While previously postfix versions might be encountered which would not run if given the above configuration, that no longer seems to be the case. However, it actually seems now that, in newer versions, something equivalent to the above is done as/by the default configuration. Although an attempt to formally verify that is not convincing, empirically clients without the above do not seem to have the tendency to get items stuck in the local mailq waiting for relaying.

     


Beware that postfix seems as a default to arrange that the current host is the email domain on outgoing messages.

In general, that is inappropriate.

You should make sure that domain is something for which a reply will work. Usually that is most easily done by putting @cs.uwaterloo.ca or @student.cs.uwaterloo.ca in /etc/mailname.

     

We have been assuming /etc/mailname contains the appropriate "domain" name. That should be ensured, so that mail appears to originate from a reasonably appropriate domain, and not an actual hostname of expected temporary existence (for instance, using the actual FQDN of the machine being configured is usually a bad idea).

Further notes

Empty relayhost

Use of an actual relayhost used to be standard, but it was never necessary so long as firewalling or other network restrictions did not prevent the server from evaluating the appropriate SMTP destination and connecting to it. Political developments are actually pushing us towards providing the service in this manner. At least until they fully suppress our mail entirely.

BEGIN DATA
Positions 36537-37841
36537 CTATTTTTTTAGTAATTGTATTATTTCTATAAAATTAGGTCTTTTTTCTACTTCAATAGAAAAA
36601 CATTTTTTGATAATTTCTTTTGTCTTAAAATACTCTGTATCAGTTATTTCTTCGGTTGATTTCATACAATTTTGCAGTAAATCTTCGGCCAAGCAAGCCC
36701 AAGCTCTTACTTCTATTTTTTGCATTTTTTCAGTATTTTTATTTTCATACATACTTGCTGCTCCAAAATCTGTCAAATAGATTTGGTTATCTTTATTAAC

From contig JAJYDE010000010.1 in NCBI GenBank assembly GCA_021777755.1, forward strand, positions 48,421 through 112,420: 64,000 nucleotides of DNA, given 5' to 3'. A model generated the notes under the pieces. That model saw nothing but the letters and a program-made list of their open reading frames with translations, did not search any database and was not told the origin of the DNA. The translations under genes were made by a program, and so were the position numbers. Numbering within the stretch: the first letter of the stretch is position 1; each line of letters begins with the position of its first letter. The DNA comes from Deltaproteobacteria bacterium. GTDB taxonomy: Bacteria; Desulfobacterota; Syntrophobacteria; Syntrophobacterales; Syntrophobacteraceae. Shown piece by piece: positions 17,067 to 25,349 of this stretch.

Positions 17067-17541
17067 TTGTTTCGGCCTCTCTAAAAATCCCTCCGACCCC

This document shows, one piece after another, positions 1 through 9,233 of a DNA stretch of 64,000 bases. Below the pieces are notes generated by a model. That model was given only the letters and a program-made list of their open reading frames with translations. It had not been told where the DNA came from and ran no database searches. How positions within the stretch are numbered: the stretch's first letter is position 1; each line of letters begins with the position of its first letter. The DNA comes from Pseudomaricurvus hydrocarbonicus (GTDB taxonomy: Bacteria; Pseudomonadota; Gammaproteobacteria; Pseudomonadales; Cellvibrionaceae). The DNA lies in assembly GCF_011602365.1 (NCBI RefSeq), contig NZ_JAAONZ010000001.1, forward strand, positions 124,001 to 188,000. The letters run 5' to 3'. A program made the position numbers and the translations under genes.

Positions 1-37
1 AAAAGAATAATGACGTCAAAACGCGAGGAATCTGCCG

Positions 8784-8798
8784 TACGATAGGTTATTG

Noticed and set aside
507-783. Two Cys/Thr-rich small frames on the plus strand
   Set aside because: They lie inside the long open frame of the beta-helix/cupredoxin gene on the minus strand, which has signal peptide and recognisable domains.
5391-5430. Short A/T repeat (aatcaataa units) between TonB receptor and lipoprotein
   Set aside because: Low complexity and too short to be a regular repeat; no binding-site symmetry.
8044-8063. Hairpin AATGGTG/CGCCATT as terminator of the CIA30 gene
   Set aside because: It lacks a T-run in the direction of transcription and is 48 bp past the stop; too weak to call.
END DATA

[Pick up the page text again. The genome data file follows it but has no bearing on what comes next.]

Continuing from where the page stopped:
relayhost =

That will cause the configured host to evaluate mail destinations (via MX records) for itself, and attempt direct connections for delivery.

Enable TLS on outgoing mail

When doing direct SMTP connections to arbitrary (including off-campus) hosts, connections will by default be made in clear-text (with header and message data therefore potentially easily fully snoopable). To prevent that, the use of TLS should be specified.


# TLS parameters
smtpd_tls_cert_file=/etc/ssl/certs/ssl-cert-snakeoil.pem
smtpd_tls_key_file=/etc/ssl/private/ssl-cert-snakeoil.key
smtpd_use_tls=yes
smtpd_tls_session_cache_database = btree:${data_directory}/smtpd_scache
smtp_tls_session_cache_database = btree:${data_directory}/smtp_scache

# See /usr/share/doc/postfix/TLS_README.gz in the postfix-doc package for
# information on enabling SSL in the smtp client.
smtp_tls_security_level = may
tls_random_source = dev:/dev/urandom
smtp_tls_loglevel = 1

The first portion sets up the necessary mechanics, and enables it for the incoming SMTP server (which is not actually used). The last portion enables TLS for outgoing connections ("may" handles the possible unfortunate need to talk to external receiving SMTP servers which for some reason do not implement TLS; perhaps we cannot negotiate a compatible cipher, for instance).

   

-- DawnKeenan - 29 Apr 2010
-- AdrianPepper - 2013-10-08
-- AdrianPepper - 2020-12-07
-- AdrianPepper - 2021-07-07

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Topic revision: r15 - 2021-07-07 - AdrianPepper